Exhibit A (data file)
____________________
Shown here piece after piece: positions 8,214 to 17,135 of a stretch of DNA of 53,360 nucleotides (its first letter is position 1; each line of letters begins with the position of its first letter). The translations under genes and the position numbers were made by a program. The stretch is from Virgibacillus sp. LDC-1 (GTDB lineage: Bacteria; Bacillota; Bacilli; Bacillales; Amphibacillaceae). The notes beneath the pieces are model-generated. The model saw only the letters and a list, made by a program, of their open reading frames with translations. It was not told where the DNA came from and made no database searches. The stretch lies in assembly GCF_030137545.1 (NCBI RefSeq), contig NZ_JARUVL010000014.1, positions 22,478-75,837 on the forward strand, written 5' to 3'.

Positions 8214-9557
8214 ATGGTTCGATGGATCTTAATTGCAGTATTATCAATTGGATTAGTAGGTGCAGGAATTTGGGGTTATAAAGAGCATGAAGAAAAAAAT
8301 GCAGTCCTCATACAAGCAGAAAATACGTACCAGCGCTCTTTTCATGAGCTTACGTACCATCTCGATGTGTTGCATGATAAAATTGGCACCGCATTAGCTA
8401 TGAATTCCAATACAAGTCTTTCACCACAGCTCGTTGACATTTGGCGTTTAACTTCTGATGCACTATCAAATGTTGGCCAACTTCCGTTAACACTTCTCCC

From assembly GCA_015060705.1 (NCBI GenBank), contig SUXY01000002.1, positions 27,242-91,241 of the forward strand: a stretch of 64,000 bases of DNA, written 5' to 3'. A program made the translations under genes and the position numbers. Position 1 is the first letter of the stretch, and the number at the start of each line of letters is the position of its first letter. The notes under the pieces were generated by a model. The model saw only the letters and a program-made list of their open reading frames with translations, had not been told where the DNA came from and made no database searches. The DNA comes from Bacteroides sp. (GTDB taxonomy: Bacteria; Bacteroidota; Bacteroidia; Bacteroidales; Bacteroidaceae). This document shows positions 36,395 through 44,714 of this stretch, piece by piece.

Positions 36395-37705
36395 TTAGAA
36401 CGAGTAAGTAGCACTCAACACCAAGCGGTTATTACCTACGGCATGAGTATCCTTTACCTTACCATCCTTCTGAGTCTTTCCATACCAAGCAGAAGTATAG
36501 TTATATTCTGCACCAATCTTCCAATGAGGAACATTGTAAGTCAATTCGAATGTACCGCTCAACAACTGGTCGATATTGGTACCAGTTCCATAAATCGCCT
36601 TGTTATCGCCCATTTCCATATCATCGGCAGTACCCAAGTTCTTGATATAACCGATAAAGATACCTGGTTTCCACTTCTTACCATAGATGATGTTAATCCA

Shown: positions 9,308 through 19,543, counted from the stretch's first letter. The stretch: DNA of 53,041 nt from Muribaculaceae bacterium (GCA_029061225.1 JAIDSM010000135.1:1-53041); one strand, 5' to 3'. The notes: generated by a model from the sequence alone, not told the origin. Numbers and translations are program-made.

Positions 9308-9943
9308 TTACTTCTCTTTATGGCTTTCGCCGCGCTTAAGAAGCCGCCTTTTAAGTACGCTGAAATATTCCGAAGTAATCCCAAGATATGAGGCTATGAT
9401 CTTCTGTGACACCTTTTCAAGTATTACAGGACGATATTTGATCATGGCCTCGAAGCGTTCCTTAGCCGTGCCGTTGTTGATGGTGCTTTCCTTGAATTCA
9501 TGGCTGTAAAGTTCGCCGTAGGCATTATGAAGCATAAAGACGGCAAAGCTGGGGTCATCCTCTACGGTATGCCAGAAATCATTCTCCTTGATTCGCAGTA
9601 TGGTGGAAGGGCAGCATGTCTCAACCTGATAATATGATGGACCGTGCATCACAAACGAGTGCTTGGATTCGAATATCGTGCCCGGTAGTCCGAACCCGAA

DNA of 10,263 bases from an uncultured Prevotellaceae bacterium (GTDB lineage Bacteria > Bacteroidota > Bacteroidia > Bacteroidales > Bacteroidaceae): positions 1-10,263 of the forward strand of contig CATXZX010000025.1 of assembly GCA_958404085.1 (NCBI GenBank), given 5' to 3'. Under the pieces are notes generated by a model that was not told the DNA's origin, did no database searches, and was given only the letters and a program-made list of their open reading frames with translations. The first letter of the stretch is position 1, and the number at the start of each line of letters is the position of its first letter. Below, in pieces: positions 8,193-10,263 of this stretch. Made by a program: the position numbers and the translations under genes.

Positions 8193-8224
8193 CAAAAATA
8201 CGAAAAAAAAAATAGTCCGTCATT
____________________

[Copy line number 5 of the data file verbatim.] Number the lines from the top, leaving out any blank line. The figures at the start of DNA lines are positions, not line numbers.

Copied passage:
8401 TGAATTCCAATACAAGTCTTTCACCACAGCTCGTTGACATTTGGCGTTTAACTTCTGATGCACTATCAAATGTTGGCCAACTTCCGTTAACACTTCTCCC